Germany Sees an Open Door in the Scramble For Latin American Resources

Germany Sees an Open Door in the Scramble For Latin American Resources

Political shifts in the southern hemisphere are offering a major economic opportunity for Germany.

Many nations today are casting their gaze upon a land where natural resources are found in abundance, where raw materials are yet to be extracted, and where renewable energy resources haven’t reached their full potential. They recognize that Latin America could help them secure their own economic future.

For a time, China (and Russia, to a degree) seemed to have the advantage in trade relations with Latin America. But the Trumpet told readers not to expect that arrangement to last. “[B]e assured that Europe will not stand by passively and allow Beijing and Moscow to elbow it off the dance floor,” we wrote last year.

Now, the political landscape is changing in parts of Latin America, which may allow German to take a more commanding role in trans-Atlantic Latin American trade.


Previously, Brazil was leaning steeply toward Asia. This was most evident in its membership in the Brazil, Russia, India, China and South Africa (brics) group, an association of the world’s prominent emerging economies, whose population includes approximately half of the world.

But there are indications that Brazil’s ongoing political and economic trouble may force brics to drop the ‘B’ and continue without its Latin American member. Last May, the German Institute for International and Security Affairs said, “Because of the interior political blockades, Brazil will be out until further notice as a significant global and regional player. … There are increasing signs that the political balance in the region is being redistributed. Germany and Europe should adjust in time” (Trumpet translation throughout).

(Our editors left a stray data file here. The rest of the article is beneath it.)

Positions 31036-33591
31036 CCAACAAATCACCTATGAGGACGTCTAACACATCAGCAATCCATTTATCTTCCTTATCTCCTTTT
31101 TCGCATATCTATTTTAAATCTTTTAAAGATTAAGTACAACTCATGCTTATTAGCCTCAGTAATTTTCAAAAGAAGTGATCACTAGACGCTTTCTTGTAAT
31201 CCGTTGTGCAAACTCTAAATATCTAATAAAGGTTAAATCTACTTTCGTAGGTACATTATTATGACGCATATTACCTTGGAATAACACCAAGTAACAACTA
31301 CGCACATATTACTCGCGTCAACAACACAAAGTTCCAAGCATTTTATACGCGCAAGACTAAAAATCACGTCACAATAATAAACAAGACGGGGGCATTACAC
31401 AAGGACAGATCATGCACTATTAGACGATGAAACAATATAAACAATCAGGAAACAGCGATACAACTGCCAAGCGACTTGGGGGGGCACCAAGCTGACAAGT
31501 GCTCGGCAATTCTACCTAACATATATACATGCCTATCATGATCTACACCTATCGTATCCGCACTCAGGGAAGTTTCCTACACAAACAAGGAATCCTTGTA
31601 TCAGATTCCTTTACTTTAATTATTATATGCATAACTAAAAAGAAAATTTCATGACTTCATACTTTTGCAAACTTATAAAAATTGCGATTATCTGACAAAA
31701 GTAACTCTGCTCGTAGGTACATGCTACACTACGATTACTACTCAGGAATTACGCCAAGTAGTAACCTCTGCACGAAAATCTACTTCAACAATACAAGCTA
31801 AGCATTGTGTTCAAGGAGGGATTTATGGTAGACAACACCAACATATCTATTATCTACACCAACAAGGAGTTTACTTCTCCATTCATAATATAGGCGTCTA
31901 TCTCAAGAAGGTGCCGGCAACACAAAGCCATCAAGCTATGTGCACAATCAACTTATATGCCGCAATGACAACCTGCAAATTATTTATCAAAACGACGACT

Under the subtitle “Will the brics Consensus Break?”, the report said Brazil will have difficulties keeping its commitments to its brics partners and that the nation would be open for new negotiations with Europe.

Meanwhile, countries in the South American trade bloc Mercosur (Brazil, Argentina, Uruguay, Venezuela and Paraguay) have begun working toward a free-trade agreement with the European Union. Lincoln Bizzozero, program coordinator of International Studies at Uruguay’s University of the Republic, said that due to Latin America’s economic setbacks, the Mercosur countries will be more likely to give in to European demands and strike a deal.


Last year, there was little indication that Argentina would decrease its cooperation with China. On March 2, 2015, then President Cristina Fernández de Kirchner said:

Who could have thought that an American president was to send to Congress a bill with the lifting of the blockade on Cuba. The world will be different in five years’ time, and in five years, China will become the world’s most important economic actor. …How can we leave out 1.353 million people, the first actor in world economics, which has a permanent seat in the UN Security Council?